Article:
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Schneider’s system can’t cut energy usage for every commercial building as well as it did in Le Hive. But the company does claim that it can reduce energy bills by an average of 30 percent. “It’s much more difficult to get from 65 [kilowatt-hours] to 50 than it is to get from 100 to 65,” says Pierre Tabary, Schneider Electric’s vice president of educational buildings and office buildings. “All the low-hanging fruit is gone.” But Schneider isn’t out of ideas. The next segment to tackle is in IT—computers and monitors plugged into wall sockets. The company hopes to eventually link that load to the control system so that employees’ PCs turn off automatically when they leave the room for extended periods.

Another plan is to introduce personalized energy dashboards for all building occupants so that each office worker, not just the facilities manager, will see energy consumption patterns in specific zones of the building. It is assumed that such information will encourage employees to reduce their individual energy use, assuming that their own comfort isn’t compromised.

Le Hive is a glimpse into the future of smart buildings. Schneider Electric is probably saving about 150,000 euros a year by reducing energy consumption at its headquarters from more than 300 kilowatt-hours per square meter to 65; at that rate the system would pay for itself within about three years. (The company wouldn’t share cost figures for the project, so the estimate comes from typical building automation and security costs of 10 euros per square meter, with a 25 percent premium built in for the extra features like the RFID security system.) While Schneider’s EcoStruxure can’t perform these wonders for every commercial building, the company does claim that it can reduce energy bills by an average of 30 percent for most clients, and by as much as 70 percent for some.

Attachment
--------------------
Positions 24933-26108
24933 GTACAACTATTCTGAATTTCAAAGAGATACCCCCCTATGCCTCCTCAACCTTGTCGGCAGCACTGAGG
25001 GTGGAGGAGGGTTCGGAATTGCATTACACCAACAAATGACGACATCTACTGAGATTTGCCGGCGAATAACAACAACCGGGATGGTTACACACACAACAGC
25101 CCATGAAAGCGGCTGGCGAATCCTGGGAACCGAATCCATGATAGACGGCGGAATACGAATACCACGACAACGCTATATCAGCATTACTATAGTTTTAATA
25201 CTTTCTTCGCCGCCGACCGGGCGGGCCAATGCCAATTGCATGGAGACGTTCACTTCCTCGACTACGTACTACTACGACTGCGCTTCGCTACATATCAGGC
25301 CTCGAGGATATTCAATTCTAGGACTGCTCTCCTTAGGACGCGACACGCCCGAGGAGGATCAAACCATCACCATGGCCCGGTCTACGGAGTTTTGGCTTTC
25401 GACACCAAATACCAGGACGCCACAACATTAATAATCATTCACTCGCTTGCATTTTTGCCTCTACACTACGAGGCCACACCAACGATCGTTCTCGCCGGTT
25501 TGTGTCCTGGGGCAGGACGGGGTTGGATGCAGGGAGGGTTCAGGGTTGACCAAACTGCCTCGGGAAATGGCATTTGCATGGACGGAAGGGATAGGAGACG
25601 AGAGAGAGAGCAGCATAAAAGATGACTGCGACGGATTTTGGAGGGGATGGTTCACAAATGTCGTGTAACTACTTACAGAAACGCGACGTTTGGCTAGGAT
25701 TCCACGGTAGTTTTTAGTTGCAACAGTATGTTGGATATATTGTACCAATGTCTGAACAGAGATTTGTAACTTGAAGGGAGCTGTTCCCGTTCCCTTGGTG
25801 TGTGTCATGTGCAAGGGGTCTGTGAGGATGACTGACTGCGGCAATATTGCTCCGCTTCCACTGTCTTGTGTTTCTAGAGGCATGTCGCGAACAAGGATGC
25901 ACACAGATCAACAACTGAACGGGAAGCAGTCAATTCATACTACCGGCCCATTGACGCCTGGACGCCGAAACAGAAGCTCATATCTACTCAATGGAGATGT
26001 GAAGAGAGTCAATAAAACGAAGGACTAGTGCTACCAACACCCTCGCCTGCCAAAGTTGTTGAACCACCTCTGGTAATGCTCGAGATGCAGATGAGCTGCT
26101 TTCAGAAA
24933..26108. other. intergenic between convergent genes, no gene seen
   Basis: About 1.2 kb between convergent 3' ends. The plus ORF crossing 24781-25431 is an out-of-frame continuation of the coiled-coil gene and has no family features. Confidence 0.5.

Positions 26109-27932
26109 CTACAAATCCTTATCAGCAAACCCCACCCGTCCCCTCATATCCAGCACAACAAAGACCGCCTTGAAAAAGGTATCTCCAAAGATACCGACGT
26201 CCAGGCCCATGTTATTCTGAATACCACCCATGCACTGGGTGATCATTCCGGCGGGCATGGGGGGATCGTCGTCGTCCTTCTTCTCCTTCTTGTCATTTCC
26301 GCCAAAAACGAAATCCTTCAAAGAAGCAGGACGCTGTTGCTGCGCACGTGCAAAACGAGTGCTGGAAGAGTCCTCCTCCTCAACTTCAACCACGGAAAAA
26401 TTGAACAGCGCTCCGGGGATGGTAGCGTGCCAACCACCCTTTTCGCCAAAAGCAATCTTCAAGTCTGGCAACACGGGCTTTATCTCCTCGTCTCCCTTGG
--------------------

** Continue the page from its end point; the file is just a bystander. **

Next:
Sam Jaffe is a research manager for IDC Energy Insights.

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Credit: Schneider Electric

Tagged: Business, energy, Business Impact, Corporate Energy Strategy, smart buildings

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